Have you ever wondered why second marriages fail? Statistics show that as many as 25% of second marriages end within the first five years, as compared to 20% of first marriages in the same time-frame. The average length of a second marriage is 10.8 years for men and 7 years for women, but the duration of a third marriage is much shorter: 4.9 years for women and 5.1 years for men. It is thought that people who have divorced more than once see divorce as an acceptable way to end an unpleasant situation, making it easier to file for divorce as soon as things begin to go badly.(1) According to the book Divorce: Causes and Consequences, the risk of divorce falls drastically after five years. After that time, divorce rates tend to level off and remain fairly consistent.(2)
Steven M Cohn, PhD, LMFT
The Portland Couples Counseling Center
1940 NE Broadway
Portland, Oregon 97232
One reason why second marriages fail is because many people remarry with the idea they have found a situation better than the one they had with their first spouse. However if the underlying issues that resulted in divorce the first time have not been resolved, there is a great likelihood that the second marriage will also fail. For example, if communication was poor in the first marriage, it is likely to also be poor in the second marriage as well. In one recent study, researchers found two basic motivations for divorce. First, poor relationship quality (which can include a wide variety of issues) and second, a weak commitment to marriage.(3)
This weak commitment to marriage is a key reason why second marriages fail, given that those individuals who do not feel that staying married is important are much more likely to divorce. In fact, a Dutch study points to the “normalization of divorce” as one of the key reasons why second marriages fail. An additional reason was the inequitable distribution of household labor.(4)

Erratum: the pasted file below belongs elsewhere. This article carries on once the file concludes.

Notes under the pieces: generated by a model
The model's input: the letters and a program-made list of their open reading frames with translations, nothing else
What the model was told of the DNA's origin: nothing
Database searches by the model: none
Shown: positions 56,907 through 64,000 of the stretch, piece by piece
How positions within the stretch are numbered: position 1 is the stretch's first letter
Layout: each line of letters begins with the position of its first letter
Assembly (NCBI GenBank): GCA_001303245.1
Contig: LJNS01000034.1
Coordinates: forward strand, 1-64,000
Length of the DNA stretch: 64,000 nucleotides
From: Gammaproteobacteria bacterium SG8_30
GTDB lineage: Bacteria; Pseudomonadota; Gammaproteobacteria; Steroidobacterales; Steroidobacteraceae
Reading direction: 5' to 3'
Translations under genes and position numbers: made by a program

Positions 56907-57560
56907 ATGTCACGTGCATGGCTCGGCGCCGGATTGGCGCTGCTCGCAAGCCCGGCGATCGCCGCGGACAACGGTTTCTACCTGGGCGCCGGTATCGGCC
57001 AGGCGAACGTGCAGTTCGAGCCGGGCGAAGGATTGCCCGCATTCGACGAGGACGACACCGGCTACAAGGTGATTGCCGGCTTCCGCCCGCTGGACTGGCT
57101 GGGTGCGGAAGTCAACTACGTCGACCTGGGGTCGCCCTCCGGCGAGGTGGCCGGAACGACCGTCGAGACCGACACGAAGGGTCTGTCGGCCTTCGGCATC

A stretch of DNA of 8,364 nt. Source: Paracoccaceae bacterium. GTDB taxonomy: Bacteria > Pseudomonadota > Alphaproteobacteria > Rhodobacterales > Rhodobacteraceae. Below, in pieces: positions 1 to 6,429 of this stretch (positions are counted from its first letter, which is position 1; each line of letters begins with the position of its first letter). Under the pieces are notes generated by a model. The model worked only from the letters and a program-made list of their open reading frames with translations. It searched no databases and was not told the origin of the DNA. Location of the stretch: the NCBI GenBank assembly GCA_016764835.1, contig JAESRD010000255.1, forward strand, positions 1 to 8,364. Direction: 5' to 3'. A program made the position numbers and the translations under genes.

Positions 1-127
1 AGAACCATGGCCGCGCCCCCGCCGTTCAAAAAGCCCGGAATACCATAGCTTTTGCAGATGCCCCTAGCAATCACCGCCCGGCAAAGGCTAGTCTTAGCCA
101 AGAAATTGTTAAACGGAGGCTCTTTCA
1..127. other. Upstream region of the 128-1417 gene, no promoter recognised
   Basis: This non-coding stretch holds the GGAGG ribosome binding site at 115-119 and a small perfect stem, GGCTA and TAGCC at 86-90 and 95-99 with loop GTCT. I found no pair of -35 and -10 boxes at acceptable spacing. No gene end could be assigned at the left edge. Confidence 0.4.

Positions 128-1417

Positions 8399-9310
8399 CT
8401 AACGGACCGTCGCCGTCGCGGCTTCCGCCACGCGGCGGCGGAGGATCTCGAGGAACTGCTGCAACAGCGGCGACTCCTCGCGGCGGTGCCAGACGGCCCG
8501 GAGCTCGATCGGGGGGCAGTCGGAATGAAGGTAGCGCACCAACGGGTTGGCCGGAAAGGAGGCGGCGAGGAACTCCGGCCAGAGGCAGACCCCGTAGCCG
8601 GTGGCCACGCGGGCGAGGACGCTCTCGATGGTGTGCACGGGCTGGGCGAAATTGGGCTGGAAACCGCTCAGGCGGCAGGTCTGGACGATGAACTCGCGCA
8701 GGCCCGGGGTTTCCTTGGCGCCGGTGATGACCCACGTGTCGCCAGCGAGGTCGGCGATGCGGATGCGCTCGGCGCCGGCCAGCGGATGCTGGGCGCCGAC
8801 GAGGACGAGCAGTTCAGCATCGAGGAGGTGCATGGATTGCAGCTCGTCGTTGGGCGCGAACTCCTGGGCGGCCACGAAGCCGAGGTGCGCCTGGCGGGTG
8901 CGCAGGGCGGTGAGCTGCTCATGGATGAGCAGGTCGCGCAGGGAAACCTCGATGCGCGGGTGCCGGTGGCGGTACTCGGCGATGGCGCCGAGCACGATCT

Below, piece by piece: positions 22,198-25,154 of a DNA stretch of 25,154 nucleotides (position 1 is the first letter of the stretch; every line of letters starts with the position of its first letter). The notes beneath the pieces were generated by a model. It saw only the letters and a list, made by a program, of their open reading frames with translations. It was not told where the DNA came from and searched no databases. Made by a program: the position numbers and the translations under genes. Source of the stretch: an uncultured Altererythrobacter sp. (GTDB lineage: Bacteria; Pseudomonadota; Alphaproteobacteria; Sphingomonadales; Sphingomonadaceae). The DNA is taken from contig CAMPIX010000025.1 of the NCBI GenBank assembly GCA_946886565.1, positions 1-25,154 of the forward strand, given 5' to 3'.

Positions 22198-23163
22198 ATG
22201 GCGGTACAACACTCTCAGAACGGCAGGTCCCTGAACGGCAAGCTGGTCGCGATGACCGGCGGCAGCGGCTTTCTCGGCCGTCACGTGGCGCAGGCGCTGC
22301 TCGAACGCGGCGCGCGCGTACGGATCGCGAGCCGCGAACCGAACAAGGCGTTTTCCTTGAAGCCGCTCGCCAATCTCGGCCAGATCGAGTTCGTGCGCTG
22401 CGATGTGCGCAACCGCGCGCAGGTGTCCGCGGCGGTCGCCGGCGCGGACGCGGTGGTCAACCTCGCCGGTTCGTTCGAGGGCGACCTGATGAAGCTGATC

As many as 40% of second marriages involve children. A study from the National Center for Health Statistics (a part of the CDC) showed that women who had children before their second marriages were more likely to divorce within ten years, particularly if they felt that their children were unwanted by their second husband.(5)
Another important element in why second marriages fail also involves children: children who have experienced the divorce of their parents are as much as 40% more likely to divorce their own spouses.(6) Again, this points to whether or not the members of a couple perceive divorce as an acceptable way to escape an unpleasant situation. Those who have lived through one divorce, albeit vicariously, may be more likely to end their own marriages.
If you have further questions about why second marriages fail,
are contemplating a second marriage, or if you are in a second marriage
that is in trouble, you may find help by consulting a Relationship
(1)National Center for Health Statistics, B. F. Wilson. 19B9. Remarriages and Subsequent Divorces: United States. Vita/ and Hea/th Statistics. Series 21, No. 45. DHHS Pub. No. (PHS) 89-1923. Public Health Service. Washington: U.S. Government Printing Office.
(2)Clarke-Stewart, Alison and Brentano, Cornelia. Divorce: Causes and Consequences. Yale University Press, 2006.
(3)Amato, Paul R. and Hohmann-Marriott, Bryndl. A Comparison of High- and Low-Distress Marriages That End in Divorce. Journal of Marriage and Family 69(3): 621-638. 2007.
(4)De Graaf, Paul M. and Kalmijn, Matthijs. Divorce Motives in a Period of Rising Divorce. Journal of Family Issues 27(4): 483-505 (2006)
(5)National Center for Health Statistics, B. F. Wilson. 19B9. Remarriages and Subsequent Divorces: United States. Vita/ and Hea/th Statistics. Series 21, No. 45. DHHS Pub. No. (PHS) 89-1923. Public Health Service. Washington: U.S. Government Printing Office.
(6)Gähler, Michael; Hong, Ying; and Bernhardt, Eva. Parental Divorce and Union Disruption among Young Adults in Sweden. Journal of Family Issues 30(5): 688-713 (2009).
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